Scientific Name: Manis pentadactyla
IUCN Red List status: Critically Endangered
The Chinese Pangolin is one of eight species of pangolins, or scaly anteaters, those distinctive tropical mammals covered in protective overlapping scales made of keratin. In common with all pangolins, the Chinese Pangolin has a long tail and a long snout, with its belly and inner legs unscaled. Like the other three Asian species, the Chinese Pangolin also has bristles between its scales.
The Chinese Pangolin is distinguished from the three other Asian pangolins by its almost helmeted appearance. It shares parts of its range with the Indian Pangolin and Sunda Pangolin, and the species can be differentiated through key morphological features. For example, the Chinese Pangolin has smaller scales than the Indian Pangolin and a shorter, blunter tail than the Sunda Pangolin.
Reaching a size of 31-48cm and a weight of 2-10kg, Manis pentadactyla is a mid-sized pangolin, with males much larger than the females. It is also one of two pangolins classified as an EDGE (Evolutionarily Distinct and Globally Endangered) species. It is of genetic interest due to the differing diploid number of chromosomes found in animals from different areas of their distribution.
Chinese Pangolins are nocturnal, solitary animals that spend most of their time on the ground. Their long, powerful claws make short work of ant and termite nests, the inhabitants of which make up the entirety of the pangolin’s diet. It is helped in this endeavour by a long, sticky tongue that can measure up to 40cm in length. To protect against the stinging defences of its prey, the pangolin has thick eyelids and can close off its nose and ears. When faced with a predator, it curls up into a ball, with its scales acting as an effective suit of armour.
During the day, Chinese Pangolins rest in burrows that are usually excavated close to ant and termite nests. These burrows maintain a stable temperature during the winter months. Females reach sexual maturity towards the end of their first year and typically give birth to a single offspring after a gestation period that can last up to a year – much longer than other pangolins. When strong enough, the baby pangolin will ride around on the mother’s back or tail. Males will stay with the family until the baby is weaned.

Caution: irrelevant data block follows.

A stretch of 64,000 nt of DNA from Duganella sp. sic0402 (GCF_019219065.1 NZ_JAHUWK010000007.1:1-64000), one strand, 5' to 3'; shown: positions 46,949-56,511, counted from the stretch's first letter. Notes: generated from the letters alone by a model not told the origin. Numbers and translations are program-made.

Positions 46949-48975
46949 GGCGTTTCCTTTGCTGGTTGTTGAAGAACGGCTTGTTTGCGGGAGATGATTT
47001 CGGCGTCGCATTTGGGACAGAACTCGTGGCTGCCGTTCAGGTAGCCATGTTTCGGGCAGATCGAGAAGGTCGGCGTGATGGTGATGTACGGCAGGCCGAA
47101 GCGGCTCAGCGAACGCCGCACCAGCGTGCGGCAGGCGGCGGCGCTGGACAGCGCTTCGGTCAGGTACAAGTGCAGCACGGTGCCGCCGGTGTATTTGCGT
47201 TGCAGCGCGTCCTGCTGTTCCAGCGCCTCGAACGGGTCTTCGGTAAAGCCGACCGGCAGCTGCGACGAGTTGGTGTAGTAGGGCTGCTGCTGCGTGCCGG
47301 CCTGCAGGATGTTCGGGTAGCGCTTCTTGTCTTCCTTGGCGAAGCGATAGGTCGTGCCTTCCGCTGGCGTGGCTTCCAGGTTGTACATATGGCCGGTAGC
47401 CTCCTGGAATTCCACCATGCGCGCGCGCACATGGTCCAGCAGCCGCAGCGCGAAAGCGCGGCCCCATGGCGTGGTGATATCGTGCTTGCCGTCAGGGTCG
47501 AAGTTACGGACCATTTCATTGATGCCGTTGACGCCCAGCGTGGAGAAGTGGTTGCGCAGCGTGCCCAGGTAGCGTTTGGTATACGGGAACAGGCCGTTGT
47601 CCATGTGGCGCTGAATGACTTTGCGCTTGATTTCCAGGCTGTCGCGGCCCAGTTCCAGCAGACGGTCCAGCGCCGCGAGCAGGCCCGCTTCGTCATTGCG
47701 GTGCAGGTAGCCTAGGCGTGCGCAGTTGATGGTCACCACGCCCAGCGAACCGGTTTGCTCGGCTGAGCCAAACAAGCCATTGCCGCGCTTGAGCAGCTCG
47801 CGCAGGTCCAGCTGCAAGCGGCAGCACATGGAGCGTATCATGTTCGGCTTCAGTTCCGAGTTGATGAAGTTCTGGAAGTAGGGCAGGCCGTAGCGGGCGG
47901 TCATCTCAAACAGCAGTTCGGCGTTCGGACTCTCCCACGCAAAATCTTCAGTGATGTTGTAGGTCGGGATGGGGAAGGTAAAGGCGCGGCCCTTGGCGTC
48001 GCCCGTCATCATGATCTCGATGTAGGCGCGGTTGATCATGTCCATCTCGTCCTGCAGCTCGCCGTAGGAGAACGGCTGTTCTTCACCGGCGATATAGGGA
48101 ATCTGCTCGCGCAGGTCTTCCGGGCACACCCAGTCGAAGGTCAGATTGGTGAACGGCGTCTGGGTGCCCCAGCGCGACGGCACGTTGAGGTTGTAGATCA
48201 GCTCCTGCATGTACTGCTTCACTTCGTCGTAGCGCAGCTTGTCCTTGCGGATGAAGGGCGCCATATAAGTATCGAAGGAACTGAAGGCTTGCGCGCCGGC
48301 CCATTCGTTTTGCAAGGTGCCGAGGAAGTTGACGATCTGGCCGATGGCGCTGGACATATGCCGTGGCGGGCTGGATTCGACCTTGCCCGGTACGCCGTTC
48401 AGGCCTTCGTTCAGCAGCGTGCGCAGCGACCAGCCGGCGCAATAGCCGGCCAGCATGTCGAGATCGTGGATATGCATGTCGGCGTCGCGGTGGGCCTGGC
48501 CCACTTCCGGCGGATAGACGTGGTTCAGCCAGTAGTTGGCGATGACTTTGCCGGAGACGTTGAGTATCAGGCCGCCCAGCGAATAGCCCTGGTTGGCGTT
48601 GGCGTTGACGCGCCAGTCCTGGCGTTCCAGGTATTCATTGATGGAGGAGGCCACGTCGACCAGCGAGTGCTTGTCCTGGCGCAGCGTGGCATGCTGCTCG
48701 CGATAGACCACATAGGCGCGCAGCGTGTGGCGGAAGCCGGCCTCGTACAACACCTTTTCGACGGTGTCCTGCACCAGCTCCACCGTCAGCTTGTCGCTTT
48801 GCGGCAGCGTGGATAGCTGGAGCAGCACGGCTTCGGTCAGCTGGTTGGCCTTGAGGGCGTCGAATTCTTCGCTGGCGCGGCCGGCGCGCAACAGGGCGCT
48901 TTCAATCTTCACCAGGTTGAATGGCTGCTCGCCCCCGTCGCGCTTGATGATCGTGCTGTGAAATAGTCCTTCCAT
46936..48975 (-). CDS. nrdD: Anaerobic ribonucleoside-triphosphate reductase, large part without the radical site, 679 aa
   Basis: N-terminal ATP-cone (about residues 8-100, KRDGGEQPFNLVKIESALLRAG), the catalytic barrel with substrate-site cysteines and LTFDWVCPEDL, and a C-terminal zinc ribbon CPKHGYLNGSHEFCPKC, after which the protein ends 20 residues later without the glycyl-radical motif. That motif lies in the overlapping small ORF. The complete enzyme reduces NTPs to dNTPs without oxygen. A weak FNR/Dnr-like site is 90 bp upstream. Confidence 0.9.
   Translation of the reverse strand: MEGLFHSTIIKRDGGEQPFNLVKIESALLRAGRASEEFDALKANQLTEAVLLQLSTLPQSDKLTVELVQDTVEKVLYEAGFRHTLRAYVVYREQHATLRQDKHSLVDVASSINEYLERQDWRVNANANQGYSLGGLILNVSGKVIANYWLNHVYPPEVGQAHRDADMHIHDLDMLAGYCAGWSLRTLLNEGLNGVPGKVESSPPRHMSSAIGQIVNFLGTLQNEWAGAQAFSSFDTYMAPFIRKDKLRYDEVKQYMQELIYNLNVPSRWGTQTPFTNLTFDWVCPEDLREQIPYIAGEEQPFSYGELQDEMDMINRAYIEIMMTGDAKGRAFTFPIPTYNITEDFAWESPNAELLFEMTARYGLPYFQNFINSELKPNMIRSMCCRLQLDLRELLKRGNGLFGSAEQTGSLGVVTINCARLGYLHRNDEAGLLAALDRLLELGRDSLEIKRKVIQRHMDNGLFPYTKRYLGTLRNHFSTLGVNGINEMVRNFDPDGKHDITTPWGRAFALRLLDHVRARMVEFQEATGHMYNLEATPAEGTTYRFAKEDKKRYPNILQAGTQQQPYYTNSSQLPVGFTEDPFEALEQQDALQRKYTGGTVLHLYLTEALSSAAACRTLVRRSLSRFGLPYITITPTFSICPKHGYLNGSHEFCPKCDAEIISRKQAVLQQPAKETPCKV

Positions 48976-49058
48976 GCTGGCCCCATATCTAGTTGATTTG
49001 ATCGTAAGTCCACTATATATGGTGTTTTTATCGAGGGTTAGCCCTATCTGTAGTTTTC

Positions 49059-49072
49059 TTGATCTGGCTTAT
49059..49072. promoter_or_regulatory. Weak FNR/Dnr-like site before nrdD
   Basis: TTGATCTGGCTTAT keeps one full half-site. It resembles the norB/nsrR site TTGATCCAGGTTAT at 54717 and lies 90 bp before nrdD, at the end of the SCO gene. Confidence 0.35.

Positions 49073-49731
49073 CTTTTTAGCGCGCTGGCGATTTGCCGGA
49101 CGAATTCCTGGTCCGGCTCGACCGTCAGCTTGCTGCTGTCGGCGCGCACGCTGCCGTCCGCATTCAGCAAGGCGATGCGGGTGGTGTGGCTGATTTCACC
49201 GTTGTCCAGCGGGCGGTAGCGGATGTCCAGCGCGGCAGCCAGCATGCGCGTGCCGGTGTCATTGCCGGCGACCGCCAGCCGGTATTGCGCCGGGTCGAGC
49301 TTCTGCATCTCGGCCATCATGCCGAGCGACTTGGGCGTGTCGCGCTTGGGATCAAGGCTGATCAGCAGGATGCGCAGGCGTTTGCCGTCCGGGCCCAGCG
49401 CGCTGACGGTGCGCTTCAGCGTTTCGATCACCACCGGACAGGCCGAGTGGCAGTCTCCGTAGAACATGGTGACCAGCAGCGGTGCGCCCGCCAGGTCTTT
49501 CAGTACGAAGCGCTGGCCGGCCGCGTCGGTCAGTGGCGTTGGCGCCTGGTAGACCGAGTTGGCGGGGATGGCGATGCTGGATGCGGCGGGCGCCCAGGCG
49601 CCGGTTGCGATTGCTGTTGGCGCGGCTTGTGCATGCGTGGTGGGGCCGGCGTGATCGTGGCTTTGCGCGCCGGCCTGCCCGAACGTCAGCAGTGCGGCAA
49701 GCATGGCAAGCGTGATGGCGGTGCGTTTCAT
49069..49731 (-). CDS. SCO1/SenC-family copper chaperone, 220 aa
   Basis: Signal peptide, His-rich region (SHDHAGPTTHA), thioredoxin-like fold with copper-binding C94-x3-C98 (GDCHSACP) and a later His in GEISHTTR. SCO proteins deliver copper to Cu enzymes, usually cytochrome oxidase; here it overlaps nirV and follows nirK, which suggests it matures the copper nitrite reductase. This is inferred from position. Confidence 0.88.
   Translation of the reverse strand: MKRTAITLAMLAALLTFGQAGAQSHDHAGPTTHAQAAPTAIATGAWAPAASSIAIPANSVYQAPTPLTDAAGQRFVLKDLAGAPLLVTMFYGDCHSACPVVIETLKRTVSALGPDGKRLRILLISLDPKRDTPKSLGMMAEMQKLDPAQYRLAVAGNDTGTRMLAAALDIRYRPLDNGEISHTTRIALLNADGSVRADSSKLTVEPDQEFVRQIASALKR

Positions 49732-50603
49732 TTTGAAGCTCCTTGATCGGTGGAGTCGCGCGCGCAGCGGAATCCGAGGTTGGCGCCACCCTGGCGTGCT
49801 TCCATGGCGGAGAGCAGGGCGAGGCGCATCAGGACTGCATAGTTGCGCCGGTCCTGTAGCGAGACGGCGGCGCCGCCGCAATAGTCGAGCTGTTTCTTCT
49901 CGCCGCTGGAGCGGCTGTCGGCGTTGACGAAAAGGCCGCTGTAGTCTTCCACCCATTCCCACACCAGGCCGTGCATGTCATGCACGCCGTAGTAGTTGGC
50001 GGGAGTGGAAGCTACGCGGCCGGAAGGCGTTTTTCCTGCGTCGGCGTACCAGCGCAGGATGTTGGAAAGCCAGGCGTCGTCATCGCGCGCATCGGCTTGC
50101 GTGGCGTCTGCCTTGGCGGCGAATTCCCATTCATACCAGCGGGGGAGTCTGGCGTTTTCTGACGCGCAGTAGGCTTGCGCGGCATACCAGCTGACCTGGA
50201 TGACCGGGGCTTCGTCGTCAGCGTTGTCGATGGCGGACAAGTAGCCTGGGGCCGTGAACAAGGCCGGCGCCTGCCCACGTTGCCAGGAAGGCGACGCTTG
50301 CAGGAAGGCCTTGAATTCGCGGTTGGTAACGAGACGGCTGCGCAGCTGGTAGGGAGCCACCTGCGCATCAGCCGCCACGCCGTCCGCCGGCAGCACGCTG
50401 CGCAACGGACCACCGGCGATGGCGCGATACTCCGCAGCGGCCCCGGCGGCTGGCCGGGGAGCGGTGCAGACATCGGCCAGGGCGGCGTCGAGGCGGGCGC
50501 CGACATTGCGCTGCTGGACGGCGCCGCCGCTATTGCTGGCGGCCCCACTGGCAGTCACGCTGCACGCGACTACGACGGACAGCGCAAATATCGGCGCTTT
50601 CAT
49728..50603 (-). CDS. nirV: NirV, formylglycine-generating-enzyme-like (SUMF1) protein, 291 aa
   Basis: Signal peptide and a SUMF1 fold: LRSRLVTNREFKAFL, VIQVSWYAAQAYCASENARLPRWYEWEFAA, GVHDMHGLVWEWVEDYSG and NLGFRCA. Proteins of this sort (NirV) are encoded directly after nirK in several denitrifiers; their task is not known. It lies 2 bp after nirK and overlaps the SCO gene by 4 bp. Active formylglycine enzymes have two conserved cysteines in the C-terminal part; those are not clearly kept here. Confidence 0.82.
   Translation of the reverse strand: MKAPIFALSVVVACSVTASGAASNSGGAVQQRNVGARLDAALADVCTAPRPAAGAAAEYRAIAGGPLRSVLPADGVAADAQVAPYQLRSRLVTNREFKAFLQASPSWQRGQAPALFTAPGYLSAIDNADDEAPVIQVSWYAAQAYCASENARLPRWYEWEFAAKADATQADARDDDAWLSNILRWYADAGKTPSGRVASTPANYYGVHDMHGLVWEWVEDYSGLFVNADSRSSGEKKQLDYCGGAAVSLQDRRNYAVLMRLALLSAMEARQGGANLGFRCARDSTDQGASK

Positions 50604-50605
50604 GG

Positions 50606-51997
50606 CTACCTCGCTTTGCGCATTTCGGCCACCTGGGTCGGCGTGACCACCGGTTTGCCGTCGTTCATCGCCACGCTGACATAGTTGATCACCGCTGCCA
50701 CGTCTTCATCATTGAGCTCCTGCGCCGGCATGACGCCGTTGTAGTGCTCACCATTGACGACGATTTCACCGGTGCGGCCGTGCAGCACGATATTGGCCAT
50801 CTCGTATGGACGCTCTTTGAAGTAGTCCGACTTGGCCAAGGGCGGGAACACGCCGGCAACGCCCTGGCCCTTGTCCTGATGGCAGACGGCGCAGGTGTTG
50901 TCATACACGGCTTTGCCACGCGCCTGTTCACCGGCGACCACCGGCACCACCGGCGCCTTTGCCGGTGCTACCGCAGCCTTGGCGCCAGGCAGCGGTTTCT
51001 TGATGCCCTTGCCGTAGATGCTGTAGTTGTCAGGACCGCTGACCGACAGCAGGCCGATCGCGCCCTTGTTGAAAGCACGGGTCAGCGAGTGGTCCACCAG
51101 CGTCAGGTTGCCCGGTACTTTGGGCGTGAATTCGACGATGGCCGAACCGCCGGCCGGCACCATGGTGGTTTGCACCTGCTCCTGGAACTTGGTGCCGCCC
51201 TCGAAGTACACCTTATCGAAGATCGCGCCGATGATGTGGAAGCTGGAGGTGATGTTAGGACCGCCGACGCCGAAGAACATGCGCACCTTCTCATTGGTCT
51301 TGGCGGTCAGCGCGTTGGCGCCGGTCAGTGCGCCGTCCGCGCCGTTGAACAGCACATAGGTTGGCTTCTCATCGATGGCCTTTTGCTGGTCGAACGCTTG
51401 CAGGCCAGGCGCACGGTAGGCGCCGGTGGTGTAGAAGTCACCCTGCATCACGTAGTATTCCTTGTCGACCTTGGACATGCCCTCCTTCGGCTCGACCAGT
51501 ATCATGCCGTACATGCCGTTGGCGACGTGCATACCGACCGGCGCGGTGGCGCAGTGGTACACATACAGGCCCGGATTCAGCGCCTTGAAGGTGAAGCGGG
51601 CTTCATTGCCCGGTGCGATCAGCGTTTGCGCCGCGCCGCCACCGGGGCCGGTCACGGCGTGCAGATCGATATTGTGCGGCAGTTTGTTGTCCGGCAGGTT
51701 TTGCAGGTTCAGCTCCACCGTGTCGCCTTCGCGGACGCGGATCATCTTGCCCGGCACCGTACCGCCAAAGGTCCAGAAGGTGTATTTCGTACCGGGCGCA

The Chinese Pangolin is found across southern China – including Hong Kong and the islands of Hainan and Taiwan – but its range also extends into parts of India, Nepal, Bangladesh, Bhutan, Myanmar, Laos, Thailand and Vietnam. This species is found in a wide range of habitats, including primary and secondary tropical forests; limestone, bamboo, broadleaf and coniferous forests; as well as grasslands and agricultural fields.
Threats and Conservation
Pangolins are believed to be the most trafficked mammal on the planet. Snares or trained detection dogs are used to catch pangolins, primarily for international trade of live animals, skins, and scales to China and Vietnam, where their scales are used for traditional medicines and the meat prized as a delicacy in restaurants. Secondary threats include habitat loss and local exploitation for meat and other uses.
The Chinese Pangolin is difficult to observe in the wild, and quantitative data on species populations are sparse. In China, it is estimated that up to 160,000 were harvested annually in the 1960s, leading to a population decline of up to 94% by 2003, when between 50,000 and 100,000 were thought to exist in the country. This drastic decline is thought to have occurred throughout almost the entirety of the Chinese Pangolin’s range. Only Hong Kong, Taiwan, and possibly Bhutan now hold populations that are not thought to be threatened by overexploitation.
The Chinese Pangolin is now protected by legislation in most countries in its range, and the species was added to CITES Appendix I in 2016. In China following the COVID-19 pandemic, this species was upgraded from a State Class II protected species to Class I, which prohibits hunting, killing, smuggling, or trading with penalties of up to 10 years in jail. While addressing illegal trade is essential to ensure the survival of this species, it is also vital that habitat and population strongholds are adequately protected.
The Chinese Pangolin is one of three pangolin species classified as Critically Endangered, and at the time of their latest assessment in 2019, the IUCN predicted that the population will decline by more than 80% over the next three generations (up to 2040). WLT currently protects Chinese Pangolin habitat through our partners’ projects in northern India (with Wildlife Trust of India) and Nepal (with KTK-BELT). Both projects have a strong community element, providing both education and sustainable livelihood support to promote wildlife conservation over exploitation.